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Old 11 September 2013, 05:20   #1
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Country: South Africa
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Boat name: Little Hooker
Make: Infanta
Length: 5m +
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Pitch, Diameter, Water type and Altitude

Hi

I recently got myself a used 5.2m semi rigid with 2 x 40Hp 2 stroke Mercurys on.

The boat currently has 3 blade 11.6X11 Solas props on and is only revving to about 3100 RPM. Admittedly I am at an altitude of about 1700 meters above sea-level which will likely rob me of about 20% of my power, but I would like to get them revving up a bit closer to the factory's max RPM of 5500 RPM.

I also plan on using the boat at sea which is where I really need to have decent performance, so here my question is, should I have different props for using in the dams at altitude to what I would use at Sea, and what props would be my best option for this boat to achieve best all-round performance?

BTW I am going to be testing a pair of 4 blade 10.5X13 props in a few weeks, but for now I would like to know what you guys recon?

Thanks
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Old 11 September 2013, 09:08   #2
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Country: UK - England
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Is the bottom clean and what speed are you getting?

Generally you'll need slightly less pitch when operating in salt water in comparison with fresh water - although this is tinkering with the last couple of % performance.

I guess the altitude is the main factor in this case though.

How does it run at sea level?
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Old 11 September 2013, 09:24   #3
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Country: South Africa
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I haven't checked it out at sea level as yet, figured if I can get it running 80% up here I can "risk" launching at Sea.

Surf can be quite rough here. ;-)
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Old 11 September 2013, 11:56   #4
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Country: USA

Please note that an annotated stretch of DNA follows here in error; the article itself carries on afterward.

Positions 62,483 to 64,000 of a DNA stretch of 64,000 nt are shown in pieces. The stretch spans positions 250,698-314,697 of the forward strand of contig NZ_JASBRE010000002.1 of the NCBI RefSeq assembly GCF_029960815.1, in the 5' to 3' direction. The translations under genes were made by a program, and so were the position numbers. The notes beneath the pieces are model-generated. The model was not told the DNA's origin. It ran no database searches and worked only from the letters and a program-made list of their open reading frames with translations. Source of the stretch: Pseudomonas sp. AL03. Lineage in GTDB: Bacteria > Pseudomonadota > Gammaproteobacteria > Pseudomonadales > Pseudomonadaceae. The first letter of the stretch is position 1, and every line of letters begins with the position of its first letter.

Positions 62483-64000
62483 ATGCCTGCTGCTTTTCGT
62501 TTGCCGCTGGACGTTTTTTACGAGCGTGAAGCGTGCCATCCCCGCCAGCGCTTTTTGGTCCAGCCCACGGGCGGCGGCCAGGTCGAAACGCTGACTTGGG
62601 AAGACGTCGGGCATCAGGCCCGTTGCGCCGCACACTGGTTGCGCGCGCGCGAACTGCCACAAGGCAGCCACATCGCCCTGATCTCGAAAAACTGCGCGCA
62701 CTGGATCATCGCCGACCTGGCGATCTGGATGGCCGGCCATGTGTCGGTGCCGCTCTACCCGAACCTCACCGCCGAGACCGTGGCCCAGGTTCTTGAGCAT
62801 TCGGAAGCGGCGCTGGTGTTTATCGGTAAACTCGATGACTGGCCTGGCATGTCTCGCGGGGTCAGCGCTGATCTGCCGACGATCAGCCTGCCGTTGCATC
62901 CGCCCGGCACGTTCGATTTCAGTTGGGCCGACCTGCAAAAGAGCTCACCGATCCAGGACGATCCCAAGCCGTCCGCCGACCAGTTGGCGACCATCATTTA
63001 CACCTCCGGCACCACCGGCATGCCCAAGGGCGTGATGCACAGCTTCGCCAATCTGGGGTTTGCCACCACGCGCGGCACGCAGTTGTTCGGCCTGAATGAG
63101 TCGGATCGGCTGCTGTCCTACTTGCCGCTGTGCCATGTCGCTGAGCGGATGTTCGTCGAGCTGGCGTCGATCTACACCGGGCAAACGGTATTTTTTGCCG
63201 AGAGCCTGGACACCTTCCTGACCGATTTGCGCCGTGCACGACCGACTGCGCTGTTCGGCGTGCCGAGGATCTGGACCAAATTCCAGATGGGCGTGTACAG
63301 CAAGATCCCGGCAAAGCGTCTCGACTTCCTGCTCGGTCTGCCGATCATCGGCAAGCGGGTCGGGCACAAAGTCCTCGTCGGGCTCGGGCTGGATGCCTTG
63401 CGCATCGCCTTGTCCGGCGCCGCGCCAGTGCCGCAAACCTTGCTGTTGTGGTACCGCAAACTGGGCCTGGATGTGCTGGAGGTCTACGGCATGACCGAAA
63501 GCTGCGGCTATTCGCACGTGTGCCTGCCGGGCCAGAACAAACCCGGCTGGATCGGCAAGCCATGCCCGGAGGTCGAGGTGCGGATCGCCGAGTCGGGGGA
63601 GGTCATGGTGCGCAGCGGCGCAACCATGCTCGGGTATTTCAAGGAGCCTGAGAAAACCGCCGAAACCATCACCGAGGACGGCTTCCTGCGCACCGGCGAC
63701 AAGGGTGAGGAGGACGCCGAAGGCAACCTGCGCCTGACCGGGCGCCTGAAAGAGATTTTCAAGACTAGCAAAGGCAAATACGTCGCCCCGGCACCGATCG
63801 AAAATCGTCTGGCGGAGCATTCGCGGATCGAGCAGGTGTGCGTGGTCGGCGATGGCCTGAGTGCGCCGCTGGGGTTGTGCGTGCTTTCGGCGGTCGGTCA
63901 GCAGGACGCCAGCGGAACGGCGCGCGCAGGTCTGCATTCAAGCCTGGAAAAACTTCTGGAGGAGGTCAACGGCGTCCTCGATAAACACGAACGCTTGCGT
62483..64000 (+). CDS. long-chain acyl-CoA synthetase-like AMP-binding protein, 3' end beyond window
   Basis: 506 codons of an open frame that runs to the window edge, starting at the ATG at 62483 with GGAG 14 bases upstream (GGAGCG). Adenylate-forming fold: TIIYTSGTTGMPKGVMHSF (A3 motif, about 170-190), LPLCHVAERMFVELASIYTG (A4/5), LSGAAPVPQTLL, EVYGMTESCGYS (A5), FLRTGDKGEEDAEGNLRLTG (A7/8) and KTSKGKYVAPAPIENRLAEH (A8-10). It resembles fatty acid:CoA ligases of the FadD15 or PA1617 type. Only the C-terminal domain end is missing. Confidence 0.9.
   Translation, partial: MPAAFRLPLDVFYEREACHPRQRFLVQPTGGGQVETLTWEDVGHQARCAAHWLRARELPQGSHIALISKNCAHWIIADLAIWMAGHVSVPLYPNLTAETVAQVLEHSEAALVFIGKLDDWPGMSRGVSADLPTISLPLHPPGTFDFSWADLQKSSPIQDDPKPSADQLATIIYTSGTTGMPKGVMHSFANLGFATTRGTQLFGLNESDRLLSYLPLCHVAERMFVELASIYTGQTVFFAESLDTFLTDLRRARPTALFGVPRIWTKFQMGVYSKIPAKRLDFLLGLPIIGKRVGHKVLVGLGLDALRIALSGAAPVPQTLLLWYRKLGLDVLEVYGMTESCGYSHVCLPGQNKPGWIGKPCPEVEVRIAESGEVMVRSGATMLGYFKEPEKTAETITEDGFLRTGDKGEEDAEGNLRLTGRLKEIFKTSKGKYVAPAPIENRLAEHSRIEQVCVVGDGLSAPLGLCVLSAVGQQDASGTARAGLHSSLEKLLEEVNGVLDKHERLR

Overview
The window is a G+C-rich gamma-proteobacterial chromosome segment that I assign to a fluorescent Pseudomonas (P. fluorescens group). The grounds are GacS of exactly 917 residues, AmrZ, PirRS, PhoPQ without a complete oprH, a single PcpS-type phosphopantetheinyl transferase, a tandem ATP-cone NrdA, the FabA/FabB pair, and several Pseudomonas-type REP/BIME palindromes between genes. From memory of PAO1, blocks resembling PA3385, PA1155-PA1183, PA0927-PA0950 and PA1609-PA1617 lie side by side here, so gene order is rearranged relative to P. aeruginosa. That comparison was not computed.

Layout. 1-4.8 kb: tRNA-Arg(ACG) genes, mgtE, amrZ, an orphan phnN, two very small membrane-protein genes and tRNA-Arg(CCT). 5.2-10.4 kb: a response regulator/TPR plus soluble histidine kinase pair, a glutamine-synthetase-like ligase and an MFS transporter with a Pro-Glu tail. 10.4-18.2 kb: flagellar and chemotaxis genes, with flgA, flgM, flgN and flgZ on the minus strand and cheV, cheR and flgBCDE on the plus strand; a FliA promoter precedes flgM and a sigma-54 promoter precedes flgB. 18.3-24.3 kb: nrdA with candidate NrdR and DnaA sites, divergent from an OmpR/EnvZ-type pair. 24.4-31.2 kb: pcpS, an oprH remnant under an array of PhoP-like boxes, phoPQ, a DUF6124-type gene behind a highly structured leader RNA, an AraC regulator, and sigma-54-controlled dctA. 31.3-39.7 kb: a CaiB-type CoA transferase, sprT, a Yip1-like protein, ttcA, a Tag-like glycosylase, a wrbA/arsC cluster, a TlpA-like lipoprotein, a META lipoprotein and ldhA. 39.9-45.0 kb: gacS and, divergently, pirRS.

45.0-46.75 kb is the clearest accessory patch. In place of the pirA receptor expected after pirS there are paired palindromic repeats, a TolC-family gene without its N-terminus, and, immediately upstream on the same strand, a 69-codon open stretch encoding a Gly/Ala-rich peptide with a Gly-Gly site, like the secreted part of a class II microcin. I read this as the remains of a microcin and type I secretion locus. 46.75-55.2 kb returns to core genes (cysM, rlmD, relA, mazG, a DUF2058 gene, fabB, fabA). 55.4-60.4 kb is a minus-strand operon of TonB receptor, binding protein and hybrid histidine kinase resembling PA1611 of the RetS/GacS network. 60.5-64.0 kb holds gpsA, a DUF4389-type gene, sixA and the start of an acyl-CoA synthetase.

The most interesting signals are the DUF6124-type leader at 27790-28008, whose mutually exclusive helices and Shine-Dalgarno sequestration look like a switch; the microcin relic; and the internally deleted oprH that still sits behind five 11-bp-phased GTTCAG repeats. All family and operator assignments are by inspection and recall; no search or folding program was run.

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Are you sure your throttles are adjusted correctly? 3100 rpm with 11" pitch props sounds way low to me.

I run a single F115; what gave me about 5.9K rpm in salt at sea level yielded about 5200 at 6000' in fresh (and really lengthened the hole shot.) That's injected, though; if you're carbed you can probably expect a bit less in rpm.

You will most likely need 2 sets of props if you're changing between altitude and sea level. Or if you tune for a single altitude, just accept reduced performance at the other.

Ideally, you'd change jets when changing altitudes, but that sounds like a pain.


Luck;

jky
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Old 11 September 2013, 12:19   #5
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Boat name: Nautile
Make: Sea Rider Boats
Length: 4m +
Engine: Tohatsu 18 /30 HP
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You have some tech issues here :

-Engine has a power loss of 15% at each 1K meter altitude.
-Can be compensated by buying a high altitude jet kit, available with different altitudes up to 3K meter heights.
-Will need to go down for lower pitch props to gain more lost RPM
-Ideal would be have 2 carbs and 2 props.
-Standard carb with standard prop for sea level use providing that actual set up delivers near max rpm stated for that engine.
-A second carb jetted for high altitude + lower pitch prop.
-Down issues: Have 2 engines which are 1 or 3 carbed OB's ?
-For high altutude use, will need to multiply carbs by 2 or worst scenario by 6 (Bad Music)

Happy Boating